Prescription painkiller addiction affects many people. It’s not just the celebrities that battle with this addiction. Soccer moms and businessmen alike are struggling with prescription painkiller addiction. Many people struggle with their addiction behind closed doors. Dependency on these prescription drugs is usually not deliberate. Many people begin to take prescription pain medication for legitimate reasons. This addiction doesn’t happen overnight. Unfortunately, many people become addicted slowly. They don’t realize the red flags of their growing addiction until they are completely hooked.
Myths Fueling the Addiction
Many people don’t intentionally abuse prescription painkillers. They begin using these drugs for a medical need. However, there are faulty ideas that can lead to these people getting addicted. Some of these faulty ideas or myths are:
My doctor prescribed these pills, so they must be OK. Just because a doctor prescribed these pills, doesn’t mean that you are safe from addiction. Many of the medications prescribed have a risk of dependency. It is important to keep your eyes open for signs of cravings, pill-seeking behavior or doctor shopping. These signs point toward dependency. It’s also important to take pills as prescribed to avoid an overdose. These pills can have fatal consequences if abused.
I’m a strong-willed person. I won’t get addicted. Being addicted to substances is not a willpower issue. If you have addiction in your family, you have an increased risk of struggling with addiction as well.
I need to get rid of my pain at all costs. Feeling pain can keep you from daily activities and can affect your life negatively. However, abusing prescription pain medication is not the solution. Simply taking a pill to reduce pain, does not fix the underlying problem. Talk to your doctor about your pain and other types of therapies that could help.
Spotting the Signs of Addiction
Recognizing the signs of prescription painkiller addiction is a good first step. It is just as important to know if your addiction is growing. If you know what to look for, you can address the growing problem before you are completely dependent.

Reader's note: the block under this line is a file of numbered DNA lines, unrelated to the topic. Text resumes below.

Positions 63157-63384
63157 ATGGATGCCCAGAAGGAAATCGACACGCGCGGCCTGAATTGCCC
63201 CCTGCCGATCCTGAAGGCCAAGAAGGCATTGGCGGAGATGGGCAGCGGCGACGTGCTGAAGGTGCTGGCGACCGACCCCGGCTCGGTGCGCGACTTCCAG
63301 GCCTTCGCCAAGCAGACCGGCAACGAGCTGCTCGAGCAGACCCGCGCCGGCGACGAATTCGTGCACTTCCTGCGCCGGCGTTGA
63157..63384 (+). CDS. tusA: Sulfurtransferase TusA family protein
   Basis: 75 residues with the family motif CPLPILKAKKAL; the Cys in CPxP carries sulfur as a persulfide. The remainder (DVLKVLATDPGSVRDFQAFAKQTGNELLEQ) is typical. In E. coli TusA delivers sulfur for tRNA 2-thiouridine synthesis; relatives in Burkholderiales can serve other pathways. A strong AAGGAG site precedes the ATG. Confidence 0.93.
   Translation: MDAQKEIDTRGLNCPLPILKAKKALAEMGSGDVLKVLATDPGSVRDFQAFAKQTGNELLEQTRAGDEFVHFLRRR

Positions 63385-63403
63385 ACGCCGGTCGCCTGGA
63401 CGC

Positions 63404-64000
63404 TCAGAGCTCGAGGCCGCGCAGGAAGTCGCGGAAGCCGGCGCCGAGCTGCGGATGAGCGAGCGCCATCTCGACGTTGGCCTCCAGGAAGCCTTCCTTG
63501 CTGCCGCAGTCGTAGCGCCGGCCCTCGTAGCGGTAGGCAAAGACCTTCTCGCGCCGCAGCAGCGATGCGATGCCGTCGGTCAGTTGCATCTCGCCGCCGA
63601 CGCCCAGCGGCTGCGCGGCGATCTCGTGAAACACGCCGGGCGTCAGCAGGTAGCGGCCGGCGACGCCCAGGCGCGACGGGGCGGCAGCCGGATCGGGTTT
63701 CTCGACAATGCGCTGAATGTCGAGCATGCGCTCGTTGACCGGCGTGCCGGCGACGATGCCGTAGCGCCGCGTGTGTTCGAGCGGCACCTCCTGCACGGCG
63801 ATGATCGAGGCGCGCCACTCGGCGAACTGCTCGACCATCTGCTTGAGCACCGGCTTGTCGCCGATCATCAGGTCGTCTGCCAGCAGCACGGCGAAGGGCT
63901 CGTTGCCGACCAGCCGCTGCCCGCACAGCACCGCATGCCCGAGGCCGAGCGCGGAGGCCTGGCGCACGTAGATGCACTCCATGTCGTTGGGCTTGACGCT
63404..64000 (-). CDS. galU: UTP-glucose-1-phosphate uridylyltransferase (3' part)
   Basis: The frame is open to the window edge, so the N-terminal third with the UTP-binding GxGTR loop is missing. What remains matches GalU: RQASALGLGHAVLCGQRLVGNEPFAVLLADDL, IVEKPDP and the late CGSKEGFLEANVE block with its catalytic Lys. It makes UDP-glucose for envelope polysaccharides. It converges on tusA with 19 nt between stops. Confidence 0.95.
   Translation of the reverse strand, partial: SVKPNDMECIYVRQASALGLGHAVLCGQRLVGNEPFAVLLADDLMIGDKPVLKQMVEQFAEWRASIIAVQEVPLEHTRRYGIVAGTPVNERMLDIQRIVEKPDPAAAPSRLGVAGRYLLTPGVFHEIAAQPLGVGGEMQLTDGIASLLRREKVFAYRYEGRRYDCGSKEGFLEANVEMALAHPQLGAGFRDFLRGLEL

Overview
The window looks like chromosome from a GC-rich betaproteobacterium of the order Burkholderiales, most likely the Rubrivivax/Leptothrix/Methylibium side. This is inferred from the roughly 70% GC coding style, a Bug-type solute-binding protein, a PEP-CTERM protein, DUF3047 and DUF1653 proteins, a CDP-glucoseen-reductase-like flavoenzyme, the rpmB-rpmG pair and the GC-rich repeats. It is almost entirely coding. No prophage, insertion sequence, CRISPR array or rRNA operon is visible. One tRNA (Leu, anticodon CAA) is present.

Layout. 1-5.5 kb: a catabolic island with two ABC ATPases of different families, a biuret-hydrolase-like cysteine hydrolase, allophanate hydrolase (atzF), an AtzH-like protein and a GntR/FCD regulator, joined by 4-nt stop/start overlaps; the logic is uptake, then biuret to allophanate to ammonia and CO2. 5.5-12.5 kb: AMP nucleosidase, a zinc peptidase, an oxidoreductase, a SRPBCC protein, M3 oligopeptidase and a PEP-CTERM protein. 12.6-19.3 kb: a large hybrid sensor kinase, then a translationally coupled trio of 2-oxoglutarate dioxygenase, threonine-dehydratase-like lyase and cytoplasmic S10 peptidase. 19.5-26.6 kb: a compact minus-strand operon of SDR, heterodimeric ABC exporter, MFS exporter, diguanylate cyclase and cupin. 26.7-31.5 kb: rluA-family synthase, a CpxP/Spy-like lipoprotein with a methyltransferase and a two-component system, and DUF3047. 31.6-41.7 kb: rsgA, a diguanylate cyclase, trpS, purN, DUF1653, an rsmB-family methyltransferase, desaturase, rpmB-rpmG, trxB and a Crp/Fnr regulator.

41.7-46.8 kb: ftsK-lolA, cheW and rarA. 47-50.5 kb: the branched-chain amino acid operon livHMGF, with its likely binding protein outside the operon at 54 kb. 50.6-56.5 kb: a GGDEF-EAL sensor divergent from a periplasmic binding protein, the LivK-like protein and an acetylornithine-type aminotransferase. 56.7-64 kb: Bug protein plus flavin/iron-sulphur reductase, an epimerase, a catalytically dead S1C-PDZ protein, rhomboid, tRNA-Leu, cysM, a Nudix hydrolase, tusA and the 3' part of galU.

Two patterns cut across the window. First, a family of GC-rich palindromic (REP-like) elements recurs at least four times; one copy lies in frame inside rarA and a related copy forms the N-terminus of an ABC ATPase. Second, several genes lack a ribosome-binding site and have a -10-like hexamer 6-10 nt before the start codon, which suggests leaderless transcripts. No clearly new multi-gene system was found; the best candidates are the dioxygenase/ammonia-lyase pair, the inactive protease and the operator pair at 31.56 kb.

You’re using your painkillers for other reasons other than pain relief. Taking your painkillers because it makes you energized or helps you fall asleep, or relieves your stress and anxiety are red flags. Taking the pills to change your mood instead of relieving pain is getting you high. That is a slippery slope to addiction.
You want an increase in your painkillers even though your doctor hasn’t recommended it. There are times that the pain you are feeling is intense and you may need to get an increase in dosage. However, taking the drug when you want the increase in dosage to alter your mood or mixing it with other drugs is a sign that you are crossing into addiction.
You’re taking your painkillers even though you don’t have any pain.
Your thoughts are consumed with getting more painkillers. If you’re not feeling any pain, there’s no need to continue taking your painkillers. Taking them “just in case” the pain comes back is not a legitimate reason to continue use.
Other pain management therapies are no longer an option for you. Prescription painkillers are not the cure-all of pain management. There are other options. Not considering them can be a sign of addiction.
Even people with the best of intentions can fall into the trap of prescription drug addiction. Knowing the early signs of prescription painkiller addiction increase your chances of avoiding disaster. If you are addicted, receiving treatment as soon as possible at a drug rehab helps you break free from prescription drug addiction.